Cowgill, George L. State and society at Teotihuacan, Mexico

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Publication Information

Paragraph Subjects (OCM)

Publication Information The main body of the Publication Information page contains all the metadata that HRAF holds for that document.

Author: Author's name as listed in Library of Congress records

Title: State and society at Teotihuacan, Mexico

Published in: if part or section of a book or monograph Annual review of anthropology -- Vol. 26

Published By: Original publisher Annual review of anthropology -- Vol. 26 Palo Alto, Calif.: Annual Reviews Inc.. 1997. 129-161 p.

By line: Author's name as appearing in the actual publication George L. Cowgill

HRAF Publication Information: New Haven, Conn.: Human Relations Area Files, 2010. Computer File

Culture: Culture name from the Outline of World Cultures (OWC) with the alphanumberic OWC identifier in parenthesis. Central Mexico Classic (NU92)

Subjects: Document-level OCM identifiers given by the anthropology subject indexers at HRAF Cities (633); Territorial hierarchy (631); Population (161); Historical reconstruction (174); Visual arts (5311); Housing (362); Form and rules of government (642); Spirits and gods (776);

Abstract: Brief abstract written by HRAF anthropologists who have done the subject indexing for the document Between 100 BCE [before the Christian era] and 200 CE [after the Christian era], the city of Teotihuacan grew rapidly, most of the Basin of Mexico population was relocated in the city, immense civic-religious structures were built, and symbolic and material evidence shows the early importance of war. Rulers were probably able and powerful. Subsequently, the city did not grow, and government may have become more collective, with significant constraints on rulers' powers. A state religion centered on war and fertility deities presumably served elite interest, but civic consciousness may also have been encouraged. A female goddess was important but probably not as pervasive as has been suggested. Political control probably did not extend beyond central Mexico, except perhaps for some outposts, and the scale and significance of commerce are unclear. Teotihuacan's prestige, however, spread widely in Mesoamerica, manifested especially in symbols of sacred war, used for their own ends by local elites (p. 129). This document presents a concise summary of the various cultural aspects noted above.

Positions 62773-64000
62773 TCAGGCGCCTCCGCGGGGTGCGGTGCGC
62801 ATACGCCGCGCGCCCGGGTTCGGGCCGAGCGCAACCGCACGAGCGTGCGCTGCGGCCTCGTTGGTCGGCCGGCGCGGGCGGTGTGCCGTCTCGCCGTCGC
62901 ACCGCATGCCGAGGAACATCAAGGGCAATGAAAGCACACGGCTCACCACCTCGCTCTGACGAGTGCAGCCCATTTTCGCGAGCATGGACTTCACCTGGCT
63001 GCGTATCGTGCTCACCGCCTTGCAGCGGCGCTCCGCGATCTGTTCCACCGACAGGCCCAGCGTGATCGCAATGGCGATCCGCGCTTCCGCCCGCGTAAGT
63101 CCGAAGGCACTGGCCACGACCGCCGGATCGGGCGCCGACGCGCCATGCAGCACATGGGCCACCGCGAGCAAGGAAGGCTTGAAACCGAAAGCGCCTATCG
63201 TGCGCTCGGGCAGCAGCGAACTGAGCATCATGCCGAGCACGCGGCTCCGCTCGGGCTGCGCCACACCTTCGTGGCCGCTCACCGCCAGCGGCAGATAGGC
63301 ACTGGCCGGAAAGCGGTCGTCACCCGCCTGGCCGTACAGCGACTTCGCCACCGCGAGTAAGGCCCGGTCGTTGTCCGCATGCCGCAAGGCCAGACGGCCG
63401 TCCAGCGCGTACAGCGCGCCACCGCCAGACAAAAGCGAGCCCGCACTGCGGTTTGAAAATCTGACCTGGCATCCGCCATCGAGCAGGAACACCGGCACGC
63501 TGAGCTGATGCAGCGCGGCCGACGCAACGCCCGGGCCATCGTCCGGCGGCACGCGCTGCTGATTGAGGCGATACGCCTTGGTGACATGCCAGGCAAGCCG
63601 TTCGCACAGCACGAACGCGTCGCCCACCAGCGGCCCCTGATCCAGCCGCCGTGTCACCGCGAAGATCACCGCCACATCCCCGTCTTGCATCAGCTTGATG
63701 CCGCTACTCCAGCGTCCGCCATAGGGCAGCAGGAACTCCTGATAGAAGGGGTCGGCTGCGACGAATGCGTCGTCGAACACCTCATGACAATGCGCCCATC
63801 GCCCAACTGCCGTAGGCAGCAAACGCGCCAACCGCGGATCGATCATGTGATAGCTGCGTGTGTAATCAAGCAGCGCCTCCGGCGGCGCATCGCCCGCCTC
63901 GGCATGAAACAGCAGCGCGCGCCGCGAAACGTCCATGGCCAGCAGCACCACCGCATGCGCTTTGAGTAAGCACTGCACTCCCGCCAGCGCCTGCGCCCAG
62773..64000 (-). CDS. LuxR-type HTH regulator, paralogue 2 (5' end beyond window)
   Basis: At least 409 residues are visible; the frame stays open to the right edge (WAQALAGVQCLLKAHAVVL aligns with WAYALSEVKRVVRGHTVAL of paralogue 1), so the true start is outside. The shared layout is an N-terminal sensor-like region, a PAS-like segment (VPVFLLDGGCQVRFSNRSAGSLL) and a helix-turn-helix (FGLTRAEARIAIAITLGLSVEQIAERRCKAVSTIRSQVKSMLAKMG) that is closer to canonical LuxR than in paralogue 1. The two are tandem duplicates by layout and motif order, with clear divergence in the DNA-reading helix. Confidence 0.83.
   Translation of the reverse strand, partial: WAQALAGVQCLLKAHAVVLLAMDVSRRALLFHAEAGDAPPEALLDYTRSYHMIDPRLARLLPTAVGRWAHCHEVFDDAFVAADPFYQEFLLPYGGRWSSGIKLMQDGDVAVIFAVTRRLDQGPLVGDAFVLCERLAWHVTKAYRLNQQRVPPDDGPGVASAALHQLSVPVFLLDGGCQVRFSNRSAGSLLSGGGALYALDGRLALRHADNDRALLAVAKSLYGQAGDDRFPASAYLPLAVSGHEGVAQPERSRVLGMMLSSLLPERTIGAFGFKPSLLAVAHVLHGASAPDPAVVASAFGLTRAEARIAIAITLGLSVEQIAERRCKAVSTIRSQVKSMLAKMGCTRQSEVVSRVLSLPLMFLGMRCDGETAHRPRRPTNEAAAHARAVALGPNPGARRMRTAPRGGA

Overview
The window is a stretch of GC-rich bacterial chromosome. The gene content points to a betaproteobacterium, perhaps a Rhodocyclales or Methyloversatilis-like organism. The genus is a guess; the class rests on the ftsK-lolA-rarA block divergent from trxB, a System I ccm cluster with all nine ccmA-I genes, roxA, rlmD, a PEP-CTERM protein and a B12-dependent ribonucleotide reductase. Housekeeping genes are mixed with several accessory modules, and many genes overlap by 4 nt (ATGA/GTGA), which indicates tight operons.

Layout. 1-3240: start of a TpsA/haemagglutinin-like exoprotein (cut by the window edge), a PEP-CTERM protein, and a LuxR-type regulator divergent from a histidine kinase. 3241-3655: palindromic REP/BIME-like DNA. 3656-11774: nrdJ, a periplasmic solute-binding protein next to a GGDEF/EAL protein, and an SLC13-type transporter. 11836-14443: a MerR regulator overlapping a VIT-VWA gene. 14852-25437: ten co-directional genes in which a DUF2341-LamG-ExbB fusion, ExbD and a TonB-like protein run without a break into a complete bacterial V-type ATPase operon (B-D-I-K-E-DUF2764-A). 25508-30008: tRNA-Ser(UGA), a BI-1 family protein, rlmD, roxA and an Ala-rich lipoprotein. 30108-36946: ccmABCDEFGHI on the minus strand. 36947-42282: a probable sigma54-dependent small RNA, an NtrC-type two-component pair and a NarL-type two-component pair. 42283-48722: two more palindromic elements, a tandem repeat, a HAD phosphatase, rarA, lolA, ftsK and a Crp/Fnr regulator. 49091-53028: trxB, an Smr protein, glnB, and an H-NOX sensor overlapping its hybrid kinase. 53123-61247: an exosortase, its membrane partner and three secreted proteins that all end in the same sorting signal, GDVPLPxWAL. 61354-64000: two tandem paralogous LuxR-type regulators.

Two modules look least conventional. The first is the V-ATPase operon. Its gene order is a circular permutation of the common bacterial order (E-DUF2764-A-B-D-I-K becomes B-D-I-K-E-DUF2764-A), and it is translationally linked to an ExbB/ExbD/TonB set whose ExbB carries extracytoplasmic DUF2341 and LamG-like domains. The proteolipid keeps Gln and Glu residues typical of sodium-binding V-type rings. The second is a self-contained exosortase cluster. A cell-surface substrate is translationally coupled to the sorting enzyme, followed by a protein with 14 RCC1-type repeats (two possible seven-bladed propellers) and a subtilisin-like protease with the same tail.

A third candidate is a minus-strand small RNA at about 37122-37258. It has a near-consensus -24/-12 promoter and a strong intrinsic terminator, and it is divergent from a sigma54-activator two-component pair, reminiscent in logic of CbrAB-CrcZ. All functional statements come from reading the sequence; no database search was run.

Document Number: HRAF's in-house numbering system derived from the processing order of documents 1

Document ID: HRAF's unique document identifier. The first part is the OWC identifier and the second part is the document number in three digits. nu92-001

Document Type: May include journal articles, essays, collections of essays, monographs or chapters/parts of monographs. Essay

Language: Language that the document is written in English

Note: ncludes bibliographical references (p. 304-317)

Field Date: The date the researcher conducted the fieldwork or archival research that produced the document 1988-1993

Evaluation: In this alphanumeric code, the first part designates the type of person writing the document, e.g. Ethnographer, Missionary, Archaeologist, Folklorist, Linguist, Indigene, and so on. The second part is a ranking done by HRAF anthropologists based on the strength of the source material on a scale of 1 to 5, as follows: 1 - poor; 2 - fair; 3 - good, useful data, but not uniformly excellent; 4 - excellent secondary data; 5 - excellent primary data Archaeologist-4

Analyst: The HRAF anthropologist who subject indexed the document and prepared other materials for the eHRAF culture/tradition collection. John Beierle; 2009

Coverage Date: The date or dates that the information in the document pertains to (often not the same as the field date). 2100-1300 BP (100 BC-AD 700)

Coverage Place: Location of the research culture or tradition (often a smaller unit such as a band, community, or archaeological site) Teotihuacán, Valley of Mexico

LCSH: Library of Congress Subject Headings Mexico--Antiquities


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